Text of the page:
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Why Obama's budget will be more DOA than ever

The era of the "grand bargain" is over.

There will be no more significant action in Washington this year—and perhaps for several years to come—on reducing long-term deficits or reforming Social Security and Medicare.

The end will officially come on March 5, when President Barack Obama releases his 2015 budget request that will drop a proposal the president previously supported to reduce the rate at which Social Security benefits increase.

Jewel Samad | AFP | Getty Images

Obama had offered so-called "chained CPI" as a concession to Republicans to get them to agree on a multitrillion deficit reduction package that would also include higher taxes on top earners.

But now that there is a budget agreement in place for 2014 and the debt limit is off the table until March 2015, there are no longer any forcing mechanisms to get the two parties together to hammer out a long-term agreement. As centrist group Third Way put it on Thursday, it made sense for Obama to take chained CPI off the table "because there is no more table."

Instead, the Obama budget will include higher taxes through "loophole closings"—such as raising the levy on carried interest—to support tens of billions in proposed new spending on education, infrastructure and other items.

Of course, the tax hikes and spending initiatives aren't going anywhere in the GOP-controlled House, especially as the midterm elections approach.

(Read more: Welcome to the good news/bad news economy)

So the president's budget will be more "dead on arrival" than usual on Capitol Hill.

It will serve mainly as a campaign manifesto for the midterms, in which Democrats believe they have the higher ground in some key battleground states with their pitch of no more austerity spending cuts and a boost in the minimum wage to $10.10.

I sat down with top White House adviser Gene Sperling in Washington this week as he prepares to leave the administration, and he said he thought the administration's shift on fiscal policy would bring political benefits.

And he rejected the recent Congressional Budget Office report suggesting a minimum wage hike to $10.10 would cost around 500,000 jobs.

"A higher minimum wage creates greater employee retention, morale and productivity," Sperling said in the interview. "We are operating on the idea that someone who works full time has a level of dignity to not have to raise their children in poverty, and that is something everyone can agree on."

(Read more: Fed at crossroads: Transcripts detail crisis)

Republicans, of course, seized on the CBO report as proof that hiking the minimum wage is a job killer. And they wasted no time ripping reports of Obama's new budget request.

"This reaffirms what has become all too apparent: The president has no interest in doing anything, even modest, to address our looming debt crisis," Brendan Buck, spokesman for House Speaker John Boehner, said in a statement. "With three years left in office, it seems the president is already throwing in the towel."

Sperling and other administration officials argue that Obama was ready to make a big deal with Boehner, including chained CPI, in 2011 but that Boehner balked at the last minute, unable to bring his tea party colleagues along. Boehner and other Republicans claim it was the White House that jacked up its revenue request to $1 trillion over 10 years at the last minute, killing the grand bargain.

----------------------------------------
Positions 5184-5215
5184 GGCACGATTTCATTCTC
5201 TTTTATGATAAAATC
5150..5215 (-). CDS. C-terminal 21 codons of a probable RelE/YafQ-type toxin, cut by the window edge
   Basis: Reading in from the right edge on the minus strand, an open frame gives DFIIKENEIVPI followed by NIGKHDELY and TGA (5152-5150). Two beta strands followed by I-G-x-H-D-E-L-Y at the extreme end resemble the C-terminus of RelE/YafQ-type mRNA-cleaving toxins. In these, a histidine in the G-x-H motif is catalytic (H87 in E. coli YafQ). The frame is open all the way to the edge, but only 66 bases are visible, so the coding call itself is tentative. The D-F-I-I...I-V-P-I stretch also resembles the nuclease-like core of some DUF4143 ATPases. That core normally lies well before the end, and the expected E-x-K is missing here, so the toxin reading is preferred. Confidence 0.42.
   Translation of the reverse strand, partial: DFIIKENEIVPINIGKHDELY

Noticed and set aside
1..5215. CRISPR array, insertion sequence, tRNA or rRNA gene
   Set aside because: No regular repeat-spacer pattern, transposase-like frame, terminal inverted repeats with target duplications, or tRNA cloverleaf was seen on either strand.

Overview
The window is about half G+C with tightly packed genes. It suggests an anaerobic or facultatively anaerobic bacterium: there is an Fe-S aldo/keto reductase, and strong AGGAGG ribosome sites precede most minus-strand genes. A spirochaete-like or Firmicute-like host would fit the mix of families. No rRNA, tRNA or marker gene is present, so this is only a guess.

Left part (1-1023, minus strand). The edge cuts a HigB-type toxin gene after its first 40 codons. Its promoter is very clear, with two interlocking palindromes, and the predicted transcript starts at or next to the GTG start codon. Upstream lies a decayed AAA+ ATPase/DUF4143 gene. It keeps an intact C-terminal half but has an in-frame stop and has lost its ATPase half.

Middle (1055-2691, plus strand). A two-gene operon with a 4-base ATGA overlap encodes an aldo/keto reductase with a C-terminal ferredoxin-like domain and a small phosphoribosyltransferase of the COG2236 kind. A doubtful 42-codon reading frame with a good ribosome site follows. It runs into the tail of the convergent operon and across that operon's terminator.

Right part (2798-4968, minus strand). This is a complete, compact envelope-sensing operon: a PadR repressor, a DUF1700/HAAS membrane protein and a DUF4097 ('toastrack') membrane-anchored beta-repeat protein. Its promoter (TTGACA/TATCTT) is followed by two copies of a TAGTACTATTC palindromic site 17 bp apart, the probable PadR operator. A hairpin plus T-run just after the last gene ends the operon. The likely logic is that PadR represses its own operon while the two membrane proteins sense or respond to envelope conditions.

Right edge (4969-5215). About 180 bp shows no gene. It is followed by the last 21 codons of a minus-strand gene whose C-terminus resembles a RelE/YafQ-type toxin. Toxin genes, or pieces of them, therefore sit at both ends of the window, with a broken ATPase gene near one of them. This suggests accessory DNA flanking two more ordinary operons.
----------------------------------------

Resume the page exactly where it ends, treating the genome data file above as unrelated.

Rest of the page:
What's clear now is that the sharp reduction in short-term deficits and the defusing of the debt ceiling bomb mean there is little pressure to restart any big deal talks. The Congressional Budget Office estimates the 2014 deficit at $514 billion, still a high number but well below the trillion-plus-dollar deficits of the last several years.

Of course, the CBO also predicts that deficits will begin to rise again starting in 2016, reaching 4 percent of GDP by 2024.

But the longer-term numbers are not enough to force any kind of action in the nation's capital, which is swiftly moving onto campaign footing for 2014. The last thing either party wants to do is take any big risks with control of the Senate very much in play. Democrats believe their economic message will play in toss-up states such as Louisiana, North Carolina and Iowa and Republican candidates will feel significant heat for not doing more to address economic inequality.

Expect to hear over and over about GOP opposition to minimum wage hikes and its refusal to extend emergency jobless benefits for the long-term unemployed. Republicans in turn will bash Democrats over Obamacare implementation and an economy that despite a drop in the jobless rate still lacks much significant traction.

(Read more: Wall Street gears up for 2014 elections)

If the GOP takes the Senate in 2014, the White House will go into full defense mode, content to try to protect Obamacare and other initiatives from the first time. And if Democrats hold the Senate, there will still be little momentum to do anything about long-term deficits as the 2016 presidential election heats up.

As it stands now, the 2016 race will be fought just as the long-term problems with the trajectory of entitlement spending return to the forefront. So perhaps after that election is over, the "grand bargain" will be reborn.

—By Ben White. White is POLITICO's chief economic correspondent and a CNBC contributor. He also authors the daily tip sheet POLITICO Morning Money [politico.com/morningmoney]. Follow him on Twitter @morningmoneyben

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